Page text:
"In some ways, whether the Iraq that emerges from the U.S. occupation becomes more conservative or more permissive than its neighbors will depend greatly on which politicians are chosen in that election, scheduled to take place March 7. But it is far from clear whether the upcoming contest will affirm or buck the current trend.
"Unfortunately, the democratic system in Iraq has led to the rise of undemocratic parties and movements that don't believe in the concept of human rights or personal freedoms," said Mithal Alousi, a secular Sunni lawmaker. "These parties are trying to leave an impression among the uneducated and the simple-minded people that they are the guardians of religion and proper behavior, and conversely, that secular parties are the ones promoting alcohol consumption and the opening of nightclubs, and thus are un-Islamic." " Washpost
In the bad old days before the 1st Gulf War I used to occasionally frequent the night club scene in Baghdad. My hosts took me there and so I had little choice. A lot the clubs were down on the Tigris River bank, although I remember one huge club, the "Khan Marjan" that was housed in a medieval kervansaray. That one looked as though it would seat 500 a least. Thee was a lot of music, smoking, good foodm pretty womwn in western dresses dancing, at time on tables if the moodstruck them, A real Agatha Christie Middle East scene. I understand that things were even more secular in the latter part of the Hashemite period. There was a lot of drinking.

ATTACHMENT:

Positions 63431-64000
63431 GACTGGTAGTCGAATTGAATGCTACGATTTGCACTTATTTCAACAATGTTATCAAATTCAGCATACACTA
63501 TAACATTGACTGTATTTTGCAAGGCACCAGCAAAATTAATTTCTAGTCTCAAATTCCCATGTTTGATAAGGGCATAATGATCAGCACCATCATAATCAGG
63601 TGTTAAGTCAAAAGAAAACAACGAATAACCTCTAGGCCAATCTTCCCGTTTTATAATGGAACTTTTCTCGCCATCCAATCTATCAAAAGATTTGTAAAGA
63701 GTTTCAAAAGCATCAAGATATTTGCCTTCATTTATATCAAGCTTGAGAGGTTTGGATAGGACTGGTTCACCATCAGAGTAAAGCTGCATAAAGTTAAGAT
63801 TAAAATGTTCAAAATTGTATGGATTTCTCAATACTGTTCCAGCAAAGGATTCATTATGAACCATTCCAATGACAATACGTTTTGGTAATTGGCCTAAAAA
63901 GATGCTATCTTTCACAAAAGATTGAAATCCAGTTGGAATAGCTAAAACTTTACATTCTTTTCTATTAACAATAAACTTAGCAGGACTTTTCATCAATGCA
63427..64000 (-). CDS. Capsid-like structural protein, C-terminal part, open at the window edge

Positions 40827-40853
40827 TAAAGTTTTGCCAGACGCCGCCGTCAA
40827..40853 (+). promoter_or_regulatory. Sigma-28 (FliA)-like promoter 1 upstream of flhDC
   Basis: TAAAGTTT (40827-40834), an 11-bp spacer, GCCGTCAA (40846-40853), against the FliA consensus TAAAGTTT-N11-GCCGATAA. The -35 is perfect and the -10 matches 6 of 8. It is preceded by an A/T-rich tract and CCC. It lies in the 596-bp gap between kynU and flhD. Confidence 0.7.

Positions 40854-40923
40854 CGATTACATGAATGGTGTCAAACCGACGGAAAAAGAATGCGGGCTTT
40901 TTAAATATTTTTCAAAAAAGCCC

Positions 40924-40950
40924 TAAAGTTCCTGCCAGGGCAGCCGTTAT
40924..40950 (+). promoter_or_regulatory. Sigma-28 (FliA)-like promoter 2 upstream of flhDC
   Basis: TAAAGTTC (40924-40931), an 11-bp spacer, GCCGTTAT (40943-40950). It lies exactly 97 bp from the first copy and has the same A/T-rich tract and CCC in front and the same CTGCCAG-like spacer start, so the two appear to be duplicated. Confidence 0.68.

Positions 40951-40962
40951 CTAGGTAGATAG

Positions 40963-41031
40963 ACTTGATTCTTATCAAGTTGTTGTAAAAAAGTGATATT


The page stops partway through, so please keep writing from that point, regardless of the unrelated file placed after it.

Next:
Sinful! Shocking! Bad Arabs! Bad!
Well, we have fixed that, as we are in the process of "fixing" tha same problems all over the Islamic World wherever we have "done good" as some simpleminded marine general was heard to say.
Now it looks like we are going to "do good" for Yemen as well, so that the Mescalero and Chiricahua look and do alikes will become "reservation Indians."
Unfortunately, it won't be our reservation and the faith they will be converted to will not be one we like. pl